As was the case yesterday, the final day of pre-season testing was a day of two halves, albeit for different reasons.
Much like yesterday, the best time of the day came in the morning as drivers looked to spend the afternoon on race simulations, taking advantage of the fact that conditions would be slightly more comparable to those expected come Grand Prix time.
However, unlike yesterday, there was a late burst of activity which saw the timesheets like up like a pinball, as Kimi Raikkonen's benchmark came under serious attack.
By one of those strange quirks of F1 fate, the two drivers most likely to claim the Iceman's top spot were Fernando Alonso and Carlos Sainz, who had gone into the (non-existent) lunch break with just 11 laps between them and not even a sniff of a lap time.
Indeed, in the dying moments of the session, Alonso looked to have well and truly pulled the rabbit out of the hat when he crossed the line at 16.720 - according to some sections of the media the fastest lap in the history of the world - only to have it deleted for cutting the final chicane.
Nonetheless having spent almost five hours kicking his heels as his crew changed his engine following a turbocharger issue, second and 0.563s off the pace is surely a lot more than the two time world champion was expecting a few hours earlier.
Likewise Sainz, who was also sidelined for several hours, albeit with a gearbox problem.
Though McLaren has had a roller-coaster pre-season, today's pace, and yesterday's reliability will fill the Woking squad with a certain amount of confidence as it heads to Melbourne, certainly compared to the situation twelve months ago.
That said, Toro Rosso, though further down the timesheets, saw Brendon Hartley add another 156 laps to the STR13's tally, as the Faenza outfit, and new engine partner, confirmed the pace and reliability shown throughout testing.
As was the case last year, Ferrari leaves Barcelona having set the two fastest times, and while the Maranello outfit went on to win the opening race of the year and led the championships until the summer break, many feel that it is Red Bull that is closest to Mercedes, with some even suggesting that Ferrari has lost ground.
Fact is, it's testing, and it is not until Saturday in Melbourne, and again next day, that all will become clear.
While Lewis Hamilton opted to 'get the laps in' this morning, this afternoon Valtteri Bottas clearly wanted to join in the fun while his rivals were lighting up the screens. While his best (18.825) was 1.604s off the pace, he did it on mediums while all around him were either on hypers, ultras or some other form of soft.
Indeed, as reported earlier, feeling there is no point in running them at this track - as opposed to supreme confidence - like Williams, Mercedes hadn't even brought any hypersofts to Spain.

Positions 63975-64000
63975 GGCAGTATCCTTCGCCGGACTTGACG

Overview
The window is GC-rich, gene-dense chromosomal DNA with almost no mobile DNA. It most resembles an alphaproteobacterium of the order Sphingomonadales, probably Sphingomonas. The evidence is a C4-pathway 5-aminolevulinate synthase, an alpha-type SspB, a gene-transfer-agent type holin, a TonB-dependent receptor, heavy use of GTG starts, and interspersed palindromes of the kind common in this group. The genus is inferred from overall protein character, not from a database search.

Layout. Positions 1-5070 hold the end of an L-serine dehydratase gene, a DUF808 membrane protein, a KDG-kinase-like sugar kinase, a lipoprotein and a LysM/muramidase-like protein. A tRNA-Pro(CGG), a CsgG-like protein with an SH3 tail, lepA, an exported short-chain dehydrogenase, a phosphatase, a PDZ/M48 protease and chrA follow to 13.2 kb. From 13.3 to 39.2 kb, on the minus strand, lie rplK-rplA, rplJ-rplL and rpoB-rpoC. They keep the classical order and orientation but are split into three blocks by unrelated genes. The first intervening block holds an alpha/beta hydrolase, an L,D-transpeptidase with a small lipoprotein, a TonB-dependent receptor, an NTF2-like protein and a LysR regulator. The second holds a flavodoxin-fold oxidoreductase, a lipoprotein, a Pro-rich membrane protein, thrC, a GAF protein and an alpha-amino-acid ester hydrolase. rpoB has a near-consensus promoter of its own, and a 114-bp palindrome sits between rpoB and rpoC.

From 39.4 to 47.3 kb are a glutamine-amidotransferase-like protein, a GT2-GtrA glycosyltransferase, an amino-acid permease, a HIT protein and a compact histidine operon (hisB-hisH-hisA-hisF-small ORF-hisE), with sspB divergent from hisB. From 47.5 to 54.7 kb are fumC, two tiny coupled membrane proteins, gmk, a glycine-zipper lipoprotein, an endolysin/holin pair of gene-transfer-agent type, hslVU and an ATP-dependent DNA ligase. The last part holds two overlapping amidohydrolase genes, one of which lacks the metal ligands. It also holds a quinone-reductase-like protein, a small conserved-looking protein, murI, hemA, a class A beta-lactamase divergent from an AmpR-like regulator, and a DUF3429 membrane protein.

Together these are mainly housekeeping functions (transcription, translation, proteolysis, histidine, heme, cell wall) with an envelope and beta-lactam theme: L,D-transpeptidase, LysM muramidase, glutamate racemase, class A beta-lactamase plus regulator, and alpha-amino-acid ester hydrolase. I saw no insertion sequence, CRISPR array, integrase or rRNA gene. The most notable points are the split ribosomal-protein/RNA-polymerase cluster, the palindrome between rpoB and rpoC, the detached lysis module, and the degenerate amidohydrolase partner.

As for Red Bull, it was easy to forget Daniel Ricciardo was on duty today, such was his low profile. Then, with just under two hours remaining, he banged in an 18.715 on his supersofts to go third, as if to remind us he was still there.
Leading the way in terms of mileage, and at one time threatening Raikkonen for pace, was Romain Grosjean, as Haas continues to look to be one of the big improvements this season. Furthermore, while one of his best times was set on supersofts, like Magnussen yesterday, the Frenchman's best came at the end of a long-ish run.
Esteban Ocon completed another 163 laps in the Force India, and while reliability looks good pace still looks iffy.
Having made his (indeed Sauber's) traditional daily trip to the gravel trap, Charles Leclerc finally found his mojo and finished the day ninth on the timesheets and looking - at this stage at least - as though the Swiss team could be a force in the midfield this season.
While Renault was forced to abandon its plans to run both drivers today, Williams like Mercedes, had two on duty. OK, they weren't the two we expected because Robert 'Mr Nice Guy' gave up his day in order to give Lance Stroll more time in the car. However, in the great scheme of things, it was actually Sergey Sirotkin who got the lion's share of the day in the FW41, his teammate not getting a go until just over two hours before the end.
While Sirotkin finished tenth overall, Stroll could only manage 12th (of 12), his best time 2.733 off the pace. Ordinarily one wouldn't take too much notice, but the fact is that on six of the eight days of testing a Williams has taken the final place on the timesheet.
Over the coming days you're going to see more numbers crunched and have more data and theories thrown at you than you'll be able to shake a stick at, and while we went into the 2017 season fearing another year of Mercedes domination for much of the year the silver cars were chasing Mr Vettel, and it wasn't until reliability went south and the German's reputation for being cool under pressure went MIA a couple of times that the Silver Arrows were able to take control.
Hopefully, Ferrari and Mr Vettel have learned their lesson, and in Melbourne, and beyond, we will have a fight on our hands once again.
Furthermore, let's hope Red Bull can stop the whingeing and focus on what they've got, and that the Austrian outfit - and its engine supplier - can provide its two race-winners with the machinery to take the fight to its rivals.
As for the midfield, the possibilities are endless, for while Force India looks as though it could be toppled from its 'best of the rest' position, will it be Renault, McLaren, Toro Rosso or even Haas that unseats it.
Sauber clearly has much work to do in the months ahead, while one cannot help but feel that Williams is walking backwards towards a very slippery slope.
Whatever happened here over the last eight days, it's Melbourne where the BS stops, and even then much can change over the months that follow, just ask Ferrari and Mr Vettel.
Check out our Friday gallery from Barcelona, here.